Posted in distance parent, motherhood, non-custodial mom, non-residential parent, parenting

Every Highway…And There Are More Than a Few

Greetings from my folks’ spare bedroom in Bergen County, New Joisey. I arrived around 9:15 p.m., after a 3.5 hour non-stop drive across 10 highways:

  • Route 495, M:, C’mon People, Let’s get moving.
  • Route I-290: MA, Hello Worcester
  • Route I-90: Masspike Note to Self, Get EZ Pass Tag for Hubster
  • Route I-84: Connecticut Welcomes You, Sort of…
  • CT-15: Ok Hartford, You’re a Little Crazy but it’s Ok
  • Route I-91: How soon to New York Metro?
  • CT-15 Again: An Accident/Injury Attorney’s Haven
  • Route 87: Goodbye and Good Luck, Connecticut
  • Route I-287: The Old Tappan Zee Bridge Completely Gone yet?
  • Garden State Parkway South: Hello New Jersey!

My excitement builds as I cross each highway, getting closer to my hometown where, coincidentally, my son lives. I cross the NJ border and a part of me I am usually too busy in Boston to notice is missing falls back into place. I can never wait to see my son. I miss him waaay too much when we’re apart.

I have high hopes for this weekend. I expect my surly teenager to quash them in a heartbeat. Once upon a time, he was excited to see me. LM#1 would engage me in playing Monopoly and Lego Chess, building Lego Kits, watching Dr. Who marathons on Netflix and chowing down on popcorn and raw chocolate chip cookie dough. I would scoop my son up bright and early on a Saturday morning and we would be off for a day of non-stop adventures. I always had a plan for these trips – even if it was just a movie and the local arcade.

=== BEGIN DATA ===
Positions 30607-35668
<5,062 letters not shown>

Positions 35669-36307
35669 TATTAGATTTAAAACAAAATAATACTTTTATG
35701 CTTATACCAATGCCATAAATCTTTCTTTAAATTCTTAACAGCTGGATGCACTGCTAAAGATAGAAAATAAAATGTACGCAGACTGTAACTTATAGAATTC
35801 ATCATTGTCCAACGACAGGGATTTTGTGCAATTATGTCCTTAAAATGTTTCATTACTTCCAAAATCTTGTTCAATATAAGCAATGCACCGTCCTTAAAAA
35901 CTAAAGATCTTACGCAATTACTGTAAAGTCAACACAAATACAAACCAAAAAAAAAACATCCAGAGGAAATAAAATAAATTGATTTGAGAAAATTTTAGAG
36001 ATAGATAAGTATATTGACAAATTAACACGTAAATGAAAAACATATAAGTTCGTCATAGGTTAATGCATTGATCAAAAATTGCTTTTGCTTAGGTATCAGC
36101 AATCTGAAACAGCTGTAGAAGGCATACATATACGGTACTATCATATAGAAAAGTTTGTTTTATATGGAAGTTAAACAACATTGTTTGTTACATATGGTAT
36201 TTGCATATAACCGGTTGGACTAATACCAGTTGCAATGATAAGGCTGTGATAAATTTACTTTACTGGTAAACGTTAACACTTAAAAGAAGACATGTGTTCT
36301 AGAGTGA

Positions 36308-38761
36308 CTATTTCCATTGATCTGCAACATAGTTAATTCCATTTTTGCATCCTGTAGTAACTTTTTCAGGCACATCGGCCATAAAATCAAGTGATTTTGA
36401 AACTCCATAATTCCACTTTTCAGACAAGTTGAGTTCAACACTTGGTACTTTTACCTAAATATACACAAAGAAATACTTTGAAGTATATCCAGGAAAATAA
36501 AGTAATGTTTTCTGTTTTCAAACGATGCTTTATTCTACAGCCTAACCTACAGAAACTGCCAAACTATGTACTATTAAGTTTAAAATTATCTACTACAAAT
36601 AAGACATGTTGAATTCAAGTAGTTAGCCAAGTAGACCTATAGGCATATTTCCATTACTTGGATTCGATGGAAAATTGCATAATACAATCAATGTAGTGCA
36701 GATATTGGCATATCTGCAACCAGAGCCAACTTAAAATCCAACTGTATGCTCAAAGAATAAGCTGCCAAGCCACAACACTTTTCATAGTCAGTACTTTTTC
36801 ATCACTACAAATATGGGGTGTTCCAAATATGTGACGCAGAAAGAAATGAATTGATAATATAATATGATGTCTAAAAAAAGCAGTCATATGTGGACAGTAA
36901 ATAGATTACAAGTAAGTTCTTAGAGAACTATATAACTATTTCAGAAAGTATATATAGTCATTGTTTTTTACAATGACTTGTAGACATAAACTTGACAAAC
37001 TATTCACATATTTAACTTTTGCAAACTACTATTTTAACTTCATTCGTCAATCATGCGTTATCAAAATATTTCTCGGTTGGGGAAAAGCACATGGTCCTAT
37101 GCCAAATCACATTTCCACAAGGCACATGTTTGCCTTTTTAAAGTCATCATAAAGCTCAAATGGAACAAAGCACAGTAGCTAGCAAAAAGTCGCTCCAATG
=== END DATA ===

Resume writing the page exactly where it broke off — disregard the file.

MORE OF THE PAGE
These days I’d settle for a smile and a single Dr. Who episode. Since the onset of my son’s teenage years my visits merit at best a friendly child and at worst a surly, unreadable teenager.

Maybe I need a Tardis. I can skip my son’s teenage years. He can live them with his father. I can step into a blue police box now and step out when LM#1 is 20.

Nah…I don’t want to miss these years. I love my surly teenager just as much as I miss the childhood he grew out of. Still, can we fast forward through the “I just want to play my video games Mom!” phase and to the part where my son doesn’t have to be pried out of the house?

It can’t come soon enough.

It is coming, right?

Author:

A Java-Fueled, Camry-Powered, Professional Business Writer, and Long Distance Mom Navigating the Autistic Spectrum and Working Hard For Her Clients and to Stay Connected to Her Kid.

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